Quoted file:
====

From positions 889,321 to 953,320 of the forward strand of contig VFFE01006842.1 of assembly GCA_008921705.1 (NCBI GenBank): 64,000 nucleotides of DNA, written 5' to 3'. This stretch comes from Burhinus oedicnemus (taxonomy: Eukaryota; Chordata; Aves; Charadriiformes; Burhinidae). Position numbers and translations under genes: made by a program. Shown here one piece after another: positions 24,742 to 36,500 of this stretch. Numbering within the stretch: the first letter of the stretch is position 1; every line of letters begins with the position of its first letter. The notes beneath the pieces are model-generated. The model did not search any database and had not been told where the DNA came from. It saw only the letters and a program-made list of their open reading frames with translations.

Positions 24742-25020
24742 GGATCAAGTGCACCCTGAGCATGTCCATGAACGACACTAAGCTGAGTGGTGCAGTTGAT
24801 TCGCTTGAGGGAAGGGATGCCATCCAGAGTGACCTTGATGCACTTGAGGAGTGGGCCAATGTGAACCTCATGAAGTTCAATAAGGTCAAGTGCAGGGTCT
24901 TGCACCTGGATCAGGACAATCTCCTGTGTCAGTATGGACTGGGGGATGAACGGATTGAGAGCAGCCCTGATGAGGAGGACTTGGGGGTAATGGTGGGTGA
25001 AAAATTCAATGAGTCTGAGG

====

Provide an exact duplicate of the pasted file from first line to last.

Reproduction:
From positions 889,321 to 953,320 of the forward strand of contig VFFE01006842.1 of assembly GCA_008921705.1 (NCBI GenBank): 64,000 nucleotides of DNA, written 5' to 3'. This stretch comes from Burhinus oedicnemus (taxonomy: Eukaryota; Chordata; Aves; Charadriiformes; Burhinidae). Position numbers and translations under genes: made by a program. Shown here one piece after another: positions 24,742 to 36,500 of this stretch. Numbering within the stretch: the first letter of the stretch is position 1; every line of letters begins with the position of its first letter. The notes beneath the pieces are model-generated. The model did not search any database and had not been told where the DNA came from. It saw only the letters and a program-made list of their open reading frames with translations.

Positions 24742-25020
24742 GGATCAAGTGCACCCTGAGCATGTCCATGAACGACACTAAGCTGAGTGGTGCAGTTGAT
24801 TCGCTTGAGGGAAGGGATGCCATCCAGAGTGACCTTGATGCACTTGAGGAGTGGGCCAATGTGAACCTCATGAAGTTCAATAAGGTCAAGTGCAGGGTCT
24901 TGCACCTGGATCAGGACAATCTCCTGTGTCAGTATGGACTGGGGGATGAACGGATTGAGAGCAGCCCTGATGAGGAGGACTTGGGGGTAATGGTGGGTGA
25001 AAAATTCAATGAGTCTGAGG